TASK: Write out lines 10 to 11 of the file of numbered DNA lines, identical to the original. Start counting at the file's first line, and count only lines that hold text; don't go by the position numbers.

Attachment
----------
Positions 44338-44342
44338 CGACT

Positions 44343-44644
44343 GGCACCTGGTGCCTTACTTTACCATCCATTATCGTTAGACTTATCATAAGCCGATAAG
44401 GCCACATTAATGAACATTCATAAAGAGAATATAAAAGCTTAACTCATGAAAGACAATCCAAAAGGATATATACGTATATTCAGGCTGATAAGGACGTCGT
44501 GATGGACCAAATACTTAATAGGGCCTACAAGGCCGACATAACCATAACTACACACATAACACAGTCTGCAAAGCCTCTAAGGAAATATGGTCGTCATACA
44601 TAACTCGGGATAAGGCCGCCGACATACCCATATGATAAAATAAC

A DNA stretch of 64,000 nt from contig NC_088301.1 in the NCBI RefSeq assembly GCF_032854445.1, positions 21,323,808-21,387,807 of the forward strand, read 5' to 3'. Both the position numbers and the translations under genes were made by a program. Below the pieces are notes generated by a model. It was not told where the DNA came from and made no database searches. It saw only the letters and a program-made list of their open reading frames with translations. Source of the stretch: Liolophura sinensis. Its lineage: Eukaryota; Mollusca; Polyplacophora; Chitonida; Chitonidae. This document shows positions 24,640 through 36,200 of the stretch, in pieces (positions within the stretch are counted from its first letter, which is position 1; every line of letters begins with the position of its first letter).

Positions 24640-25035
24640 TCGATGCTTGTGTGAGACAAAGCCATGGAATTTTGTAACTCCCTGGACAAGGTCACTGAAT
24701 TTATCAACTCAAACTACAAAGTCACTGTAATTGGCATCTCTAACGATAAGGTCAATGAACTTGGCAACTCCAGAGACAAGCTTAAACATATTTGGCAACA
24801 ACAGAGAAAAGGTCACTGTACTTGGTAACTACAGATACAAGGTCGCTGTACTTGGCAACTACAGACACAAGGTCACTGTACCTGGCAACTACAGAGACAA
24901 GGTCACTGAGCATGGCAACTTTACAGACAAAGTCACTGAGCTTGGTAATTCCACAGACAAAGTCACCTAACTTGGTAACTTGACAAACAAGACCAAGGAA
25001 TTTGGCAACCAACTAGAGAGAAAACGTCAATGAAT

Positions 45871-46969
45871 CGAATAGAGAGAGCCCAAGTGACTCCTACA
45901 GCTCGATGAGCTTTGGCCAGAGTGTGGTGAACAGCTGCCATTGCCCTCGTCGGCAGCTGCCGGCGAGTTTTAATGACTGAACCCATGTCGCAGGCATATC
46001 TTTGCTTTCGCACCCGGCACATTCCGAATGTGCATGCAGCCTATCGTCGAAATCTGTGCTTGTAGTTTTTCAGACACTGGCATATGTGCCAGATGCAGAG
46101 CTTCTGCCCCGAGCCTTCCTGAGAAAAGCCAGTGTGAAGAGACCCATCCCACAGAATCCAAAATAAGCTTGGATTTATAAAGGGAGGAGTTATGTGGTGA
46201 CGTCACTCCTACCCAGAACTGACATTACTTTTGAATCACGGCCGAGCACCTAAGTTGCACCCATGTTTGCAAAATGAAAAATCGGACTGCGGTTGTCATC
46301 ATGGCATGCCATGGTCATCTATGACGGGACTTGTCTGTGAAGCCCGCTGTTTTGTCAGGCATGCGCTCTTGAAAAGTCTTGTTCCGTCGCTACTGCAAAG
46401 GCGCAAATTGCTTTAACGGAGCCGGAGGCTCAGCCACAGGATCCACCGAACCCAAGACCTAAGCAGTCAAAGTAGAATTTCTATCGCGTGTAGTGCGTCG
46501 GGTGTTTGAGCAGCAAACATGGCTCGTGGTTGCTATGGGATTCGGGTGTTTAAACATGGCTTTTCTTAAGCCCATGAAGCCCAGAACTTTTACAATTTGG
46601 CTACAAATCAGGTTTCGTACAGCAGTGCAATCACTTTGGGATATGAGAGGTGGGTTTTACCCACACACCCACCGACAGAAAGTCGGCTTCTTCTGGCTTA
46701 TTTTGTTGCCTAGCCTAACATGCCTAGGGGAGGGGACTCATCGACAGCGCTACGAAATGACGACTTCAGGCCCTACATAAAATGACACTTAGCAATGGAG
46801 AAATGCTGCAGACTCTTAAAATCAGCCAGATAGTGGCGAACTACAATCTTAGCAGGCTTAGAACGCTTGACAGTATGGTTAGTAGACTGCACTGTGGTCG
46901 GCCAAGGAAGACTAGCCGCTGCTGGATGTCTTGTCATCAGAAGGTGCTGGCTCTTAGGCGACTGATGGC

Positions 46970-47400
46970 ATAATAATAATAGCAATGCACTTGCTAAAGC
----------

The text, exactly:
24640 TCGATGCTTGTGTGAGACAAAGCCATGGAATTTTGTAACTCCCTGGACAAGGTCACTGAAT
24701 TTATCAACTCAAACTACAAAGTCACTGTAATTGGCATCTCTAACGATAAGGTCAATGAACTTGGCAACTCCAGAGACAAGCTTAAACATATTTGGCAACA